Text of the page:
What are Tears?
The eyes have both internal and external fluids. Tears are the external fluid. They flow over the eye’s front surface (cornea and sclera) keeping it moist and removing tiny particles of dust and debris. This helps to keep vision clear, removing potential obstacles to the passage of light. Each time we blink, the tears are spread over the eye surface.
Three Tear Ingredients
Tears have three layers, each containing a different ingredient with a different purpose. Each ingredient is produced by a different set of glands.
Sebum – the top layer. Sebum is oily and prevents the tears from evaporating quickly. It is produced by little glands along the eyelids, both upper and lower.
Water – the middle layer. Water provides the main volume of tears and is produced by the lacrimal gland, situated beneath the outer end of the eyebrow. Water helps the tears to spread more easily and helps them remove bacteria from the eye surface.
Mucous – the lowest layer. It is produced by tiny cells in the conjunctiva, the membrane that lines the eyelids and covers the cornea and sclera. Mucous bonds to the water molecules and helps to distribute the tears evenly.
Three Kinds of Tears
There are always tears on the eye surface, even in dry eyes (less tear film in that condition). This ever-present kind is called the basal tears and they contain many elements such as glucose, potassium, and sodium. They also contain some ingredients that fight bacterial infection and are part of the immune system.
Reflex tears are stimulated by a physical cause such as onions, bright light, or spicy food. They provide extra cleansing for the eye surface.
Psychic tears are caused by either physical pain or strong emotions. They may be tears of grief or of joy. They contain a natural painkiller and more of certain hormones. They are accompanied by changes in breathing and some facial reddening and swelling.
The Drainage System for Tears
Tears are continually produced and continually drained away. They flow towards the nose where there are two apertures called puncta lacrimale – one in the lower lid and one in the upper lid. Tears pass through these openings into a duct that takes them to the nose. This is the reason why we have to blow our nose when we cry – the extra psychic tears are accumulating in the nose.
Without this drainage system, tears would often overflow and drip down the cheeks.
There are many causes for dry eyes. Temporary dryness happens often, as after a walk on a windy day, or too long spent at the computer. Those conditions caused the tears to evaporate more quickly than usual, but your tear production is normal. Moisturizing eyedrops from the supermarket can take care of this short-term dryness.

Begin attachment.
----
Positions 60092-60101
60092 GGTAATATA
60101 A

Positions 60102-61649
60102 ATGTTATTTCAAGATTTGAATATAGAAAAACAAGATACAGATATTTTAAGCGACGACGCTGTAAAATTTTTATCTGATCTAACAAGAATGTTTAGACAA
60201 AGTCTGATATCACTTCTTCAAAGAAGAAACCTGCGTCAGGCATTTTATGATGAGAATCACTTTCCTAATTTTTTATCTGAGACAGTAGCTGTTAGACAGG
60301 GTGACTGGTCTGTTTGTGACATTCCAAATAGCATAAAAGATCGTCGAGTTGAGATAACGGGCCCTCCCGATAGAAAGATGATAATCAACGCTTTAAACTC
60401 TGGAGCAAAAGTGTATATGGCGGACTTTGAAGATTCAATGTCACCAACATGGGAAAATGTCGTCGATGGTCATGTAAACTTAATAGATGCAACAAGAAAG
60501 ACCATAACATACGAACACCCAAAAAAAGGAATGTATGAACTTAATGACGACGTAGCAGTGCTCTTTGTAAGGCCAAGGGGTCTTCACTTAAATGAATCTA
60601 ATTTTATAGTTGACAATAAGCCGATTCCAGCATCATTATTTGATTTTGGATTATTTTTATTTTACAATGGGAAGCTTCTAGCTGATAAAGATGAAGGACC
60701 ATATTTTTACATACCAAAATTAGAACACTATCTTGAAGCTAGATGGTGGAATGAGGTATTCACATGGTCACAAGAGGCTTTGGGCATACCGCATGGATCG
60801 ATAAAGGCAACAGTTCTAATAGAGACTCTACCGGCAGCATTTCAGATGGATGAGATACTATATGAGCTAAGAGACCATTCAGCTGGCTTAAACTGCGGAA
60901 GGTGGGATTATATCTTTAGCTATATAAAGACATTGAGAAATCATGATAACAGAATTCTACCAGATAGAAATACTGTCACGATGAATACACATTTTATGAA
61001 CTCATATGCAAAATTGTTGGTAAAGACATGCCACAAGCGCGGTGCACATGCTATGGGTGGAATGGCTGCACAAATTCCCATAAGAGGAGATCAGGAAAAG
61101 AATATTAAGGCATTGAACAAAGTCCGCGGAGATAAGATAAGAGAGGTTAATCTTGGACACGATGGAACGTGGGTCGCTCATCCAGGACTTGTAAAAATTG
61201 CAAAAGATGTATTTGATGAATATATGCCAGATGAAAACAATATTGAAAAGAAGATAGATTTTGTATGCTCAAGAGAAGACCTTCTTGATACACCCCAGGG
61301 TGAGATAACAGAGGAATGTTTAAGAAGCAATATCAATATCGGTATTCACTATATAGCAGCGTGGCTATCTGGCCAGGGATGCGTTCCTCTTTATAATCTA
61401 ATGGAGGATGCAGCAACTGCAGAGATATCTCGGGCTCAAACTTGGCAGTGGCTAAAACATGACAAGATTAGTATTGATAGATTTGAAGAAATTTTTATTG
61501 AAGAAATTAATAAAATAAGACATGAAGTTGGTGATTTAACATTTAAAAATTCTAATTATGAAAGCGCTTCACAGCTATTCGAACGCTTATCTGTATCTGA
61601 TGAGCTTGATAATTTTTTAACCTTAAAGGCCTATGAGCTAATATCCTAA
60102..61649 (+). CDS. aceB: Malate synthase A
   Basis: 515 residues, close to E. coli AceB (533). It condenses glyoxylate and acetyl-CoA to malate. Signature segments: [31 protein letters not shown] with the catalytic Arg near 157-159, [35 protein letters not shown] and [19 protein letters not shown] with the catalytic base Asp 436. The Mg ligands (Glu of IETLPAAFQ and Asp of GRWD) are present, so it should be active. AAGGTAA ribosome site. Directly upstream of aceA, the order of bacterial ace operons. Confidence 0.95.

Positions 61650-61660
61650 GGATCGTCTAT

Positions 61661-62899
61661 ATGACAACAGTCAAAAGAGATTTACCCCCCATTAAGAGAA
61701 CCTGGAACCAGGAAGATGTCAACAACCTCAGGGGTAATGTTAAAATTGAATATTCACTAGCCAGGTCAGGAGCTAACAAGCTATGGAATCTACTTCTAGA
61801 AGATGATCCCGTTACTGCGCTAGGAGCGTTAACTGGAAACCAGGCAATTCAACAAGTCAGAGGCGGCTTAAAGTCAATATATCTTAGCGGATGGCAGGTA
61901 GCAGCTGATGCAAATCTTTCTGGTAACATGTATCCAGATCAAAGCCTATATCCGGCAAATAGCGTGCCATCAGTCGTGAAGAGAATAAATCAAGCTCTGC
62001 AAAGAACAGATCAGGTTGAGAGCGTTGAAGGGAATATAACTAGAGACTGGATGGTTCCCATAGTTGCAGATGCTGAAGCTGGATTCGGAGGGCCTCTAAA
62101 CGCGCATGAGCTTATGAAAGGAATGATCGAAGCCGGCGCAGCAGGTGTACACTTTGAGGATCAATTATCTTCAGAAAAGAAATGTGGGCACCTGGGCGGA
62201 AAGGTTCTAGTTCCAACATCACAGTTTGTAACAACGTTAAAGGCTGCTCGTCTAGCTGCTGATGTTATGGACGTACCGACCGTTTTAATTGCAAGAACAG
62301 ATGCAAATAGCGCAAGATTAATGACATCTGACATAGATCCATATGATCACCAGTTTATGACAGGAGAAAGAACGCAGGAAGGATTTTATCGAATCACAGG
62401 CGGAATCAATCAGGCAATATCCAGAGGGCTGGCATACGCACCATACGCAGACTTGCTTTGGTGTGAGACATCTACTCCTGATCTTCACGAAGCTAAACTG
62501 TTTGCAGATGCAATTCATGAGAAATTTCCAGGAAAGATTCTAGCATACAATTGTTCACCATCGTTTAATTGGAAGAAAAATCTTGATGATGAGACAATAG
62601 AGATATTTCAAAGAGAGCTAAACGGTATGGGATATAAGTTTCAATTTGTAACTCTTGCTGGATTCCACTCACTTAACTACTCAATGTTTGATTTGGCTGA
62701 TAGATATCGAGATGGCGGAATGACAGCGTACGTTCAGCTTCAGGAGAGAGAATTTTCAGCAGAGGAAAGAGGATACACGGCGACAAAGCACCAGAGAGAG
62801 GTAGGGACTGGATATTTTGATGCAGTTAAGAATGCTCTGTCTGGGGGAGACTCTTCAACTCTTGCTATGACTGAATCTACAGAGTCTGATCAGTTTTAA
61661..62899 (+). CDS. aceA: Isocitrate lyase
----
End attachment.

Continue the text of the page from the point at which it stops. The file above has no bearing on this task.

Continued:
However, there is also a condition known as Dry Eye Syndrome which is chronic because there is dysfunction in tear production. It needs attention from an ophthalmologist and perhaps some prescription eyedrops.
Dry eyes are also a side effect of various other eye disorders, such as ocular rosacea. Part of ocular rosacea is inflammation in the tiny eyelid glands that secrete the sebum in tears. Without sebum, the tears evaporate too quickly, a condition called evaporative dry eye. In many cases this can be managed by using moisturizing eyedrops that contain no preservatives. They come in single-use containers.
Measuring Tear Production
The production of tears by each eye can be measured using various methods. One is Schirmer’s I Test which uses a strip of special paper tucked into each lower eyelid. When they are left in position with your eyes looking forward for five to ten minutes, your eye doctor can read on the paper what level of tears your eyes produced in that time. The score is in millimeters. For example, a score of ten mm over five minutes would be normal but a score of four mm over five minutes indicates dry eyes.
Another method measures how quickly your tears break up. If you stare at something for a while without blinking, your eyes will start feeling uncomfortable and you will blink reflexively. This discomfort is the tears breaking up and blinking moves them, reintegrates them, and allows new tears to move forward over the eyes. If you have chronic dry eyes, your tears break up more quickly and this Break Up Time (BUT) can be measured using fluorescent eyedrops and a blue light.
If you notice your eyes being dry rather often and would like to have them examined by a qualified eye doctor in your area, please contact us today and we will respond promptly.